Link to home

Copy number variation appears increased in clonal lineages over sexual lineages of Phytophthora infestans

Brian Knaus: USDA-ARS, Horticultural Crops Research Unit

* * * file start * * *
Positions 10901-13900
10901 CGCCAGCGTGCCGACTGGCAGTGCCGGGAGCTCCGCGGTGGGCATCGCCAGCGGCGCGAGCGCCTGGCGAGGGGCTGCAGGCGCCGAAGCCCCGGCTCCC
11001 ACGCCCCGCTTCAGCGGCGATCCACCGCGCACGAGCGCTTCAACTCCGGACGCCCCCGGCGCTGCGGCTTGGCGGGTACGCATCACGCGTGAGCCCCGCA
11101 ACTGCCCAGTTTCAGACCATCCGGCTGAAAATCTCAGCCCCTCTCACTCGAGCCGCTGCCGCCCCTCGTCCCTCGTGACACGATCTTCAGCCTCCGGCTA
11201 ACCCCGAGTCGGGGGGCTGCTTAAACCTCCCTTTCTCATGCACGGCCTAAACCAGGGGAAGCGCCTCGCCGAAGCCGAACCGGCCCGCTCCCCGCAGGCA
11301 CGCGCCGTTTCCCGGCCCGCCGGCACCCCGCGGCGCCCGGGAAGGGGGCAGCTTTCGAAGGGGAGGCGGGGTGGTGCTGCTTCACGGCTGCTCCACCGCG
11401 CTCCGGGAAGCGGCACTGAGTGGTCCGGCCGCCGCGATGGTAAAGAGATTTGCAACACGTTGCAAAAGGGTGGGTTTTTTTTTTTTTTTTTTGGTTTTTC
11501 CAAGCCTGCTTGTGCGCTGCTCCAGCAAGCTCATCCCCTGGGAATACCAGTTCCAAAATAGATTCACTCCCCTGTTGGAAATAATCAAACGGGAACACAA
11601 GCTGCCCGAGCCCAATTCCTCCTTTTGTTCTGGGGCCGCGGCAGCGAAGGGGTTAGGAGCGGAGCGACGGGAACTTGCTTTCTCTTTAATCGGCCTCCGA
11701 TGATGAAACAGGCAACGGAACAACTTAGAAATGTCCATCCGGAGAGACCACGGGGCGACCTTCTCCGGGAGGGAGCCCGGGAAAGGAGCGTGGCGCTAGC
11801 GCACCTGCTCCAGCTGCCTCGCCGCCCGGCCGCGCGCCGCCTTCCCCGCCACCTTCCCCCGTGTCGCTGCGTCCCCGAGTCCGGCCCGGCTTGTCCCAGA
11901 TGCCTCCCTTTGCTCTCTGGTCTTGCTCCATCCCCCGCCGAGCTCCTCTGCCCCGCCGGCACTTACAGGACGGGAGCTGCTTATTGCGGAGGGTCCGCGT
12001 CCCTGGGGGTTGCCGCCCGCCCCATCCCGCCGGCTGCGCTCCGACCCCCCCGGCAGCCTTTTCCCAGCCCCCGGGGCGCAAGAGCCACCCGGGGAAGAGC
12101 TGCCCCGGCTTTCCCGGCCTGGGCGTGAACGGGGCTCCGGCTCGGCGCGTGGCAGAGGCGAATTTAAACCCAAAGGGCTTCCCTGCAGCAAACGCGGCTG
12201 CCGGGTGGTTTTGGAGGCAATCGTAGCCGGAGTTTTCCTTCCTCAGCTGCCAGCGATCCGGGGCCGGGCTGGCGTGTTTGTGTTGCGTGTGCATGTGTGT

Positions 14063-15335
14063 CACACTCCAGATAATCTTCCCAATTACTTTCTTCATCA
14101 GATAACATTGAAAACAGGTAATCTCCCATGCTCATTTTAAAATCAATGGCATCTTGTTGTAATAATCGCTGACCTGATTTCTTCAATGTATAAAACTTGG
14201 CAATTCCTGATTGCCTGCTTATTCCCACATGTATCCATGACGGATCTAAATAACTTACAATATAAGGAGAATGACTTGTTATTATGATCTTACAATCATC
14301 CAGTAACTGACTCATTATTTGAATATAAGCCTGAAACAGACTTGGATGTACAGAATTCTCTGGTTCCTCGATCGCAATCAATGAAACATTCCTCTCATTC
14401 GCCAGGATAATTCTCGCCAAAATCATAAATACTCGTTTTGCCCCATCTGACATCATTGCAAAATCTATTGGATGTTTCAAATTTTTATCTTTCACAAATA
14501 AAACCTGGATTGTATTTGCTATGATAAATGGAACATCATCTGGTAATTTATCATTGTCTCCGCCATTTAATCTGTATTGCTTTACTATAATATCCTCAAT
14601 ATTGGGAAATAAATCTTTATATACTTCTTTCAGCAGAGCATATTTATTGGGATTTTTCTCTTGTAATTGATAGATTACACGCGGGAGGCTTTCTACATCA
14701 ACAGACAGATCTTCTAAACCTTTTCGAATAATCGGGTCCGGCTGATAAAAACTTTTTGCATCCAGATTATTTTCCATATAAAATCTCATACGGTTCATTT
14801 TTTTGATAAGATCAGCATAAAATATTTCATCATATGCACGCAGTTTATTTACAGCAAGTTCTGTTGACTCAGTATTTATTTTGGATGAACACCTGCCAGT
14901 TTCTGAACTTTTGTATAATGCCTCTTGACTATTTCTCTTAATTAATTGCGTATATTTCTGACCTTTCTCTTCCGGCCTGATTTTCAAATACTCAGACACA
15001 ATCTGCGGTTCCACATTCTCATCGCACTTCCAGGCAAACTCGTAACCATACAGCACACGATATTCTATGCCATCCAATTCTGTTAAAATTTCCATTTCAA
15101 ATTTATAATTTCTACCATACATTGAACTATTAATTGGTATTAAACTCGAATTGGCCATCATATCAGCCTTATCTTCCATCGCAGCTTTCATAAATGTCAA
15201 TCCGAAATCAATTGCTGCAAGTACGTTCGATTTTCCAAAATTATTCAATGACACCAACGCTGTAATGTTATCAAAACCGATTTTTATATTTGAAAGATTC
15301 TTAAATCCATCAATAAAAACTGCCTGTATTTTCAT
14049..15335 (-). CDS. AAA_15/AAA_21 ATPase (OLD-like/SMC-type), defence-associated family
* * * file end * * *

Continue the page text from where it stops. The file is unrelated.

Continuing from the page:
<div>The Irish Potato Famine pathogen, <em>Phytophthora infestans</em> (Mont.) de Bary, continues to emerge causing epidemics globally. However, mechanisms that produce clonal lineages that are highly virulent remain uncharacterized. We used high throughput sequencing, from previously published sources as well as our own sequencing, to infer copy number variation, based on 200 kbp sliding windows of heterozygous sites, for <em>P. infestans</em> genomes from a global sample of isolates. Instead of observing individuals that were predominantly diploid or triploid we observed individuals that represented a full spectrum of intermediate states from diploid to triploid. Many of the clonal lineages that have led to epidemics exhibit copy number increases, including US-1, US-8, US-11, US-23, and US-24. However, the lineage that is thought to have caused the Great Famine appeared diploid. Isolates collected from Mexico, the center of genetic diversity for <em>P. infestans</em> and a region where it is characterized as exhibiting a sexual mode of reproduction, were also predominantly diploid. These results indicate that no simple assumption about the role of copy number variation in <em>P. infestans</em> biology can be made and highlights the importance of inference of copy number prior to genetic analysis. Our results present a new perspective of <em>P. infestans</em> epidemics as frequently being accompanied by changes in copy number that may contribute to the pathogenicity of the lineage.</div>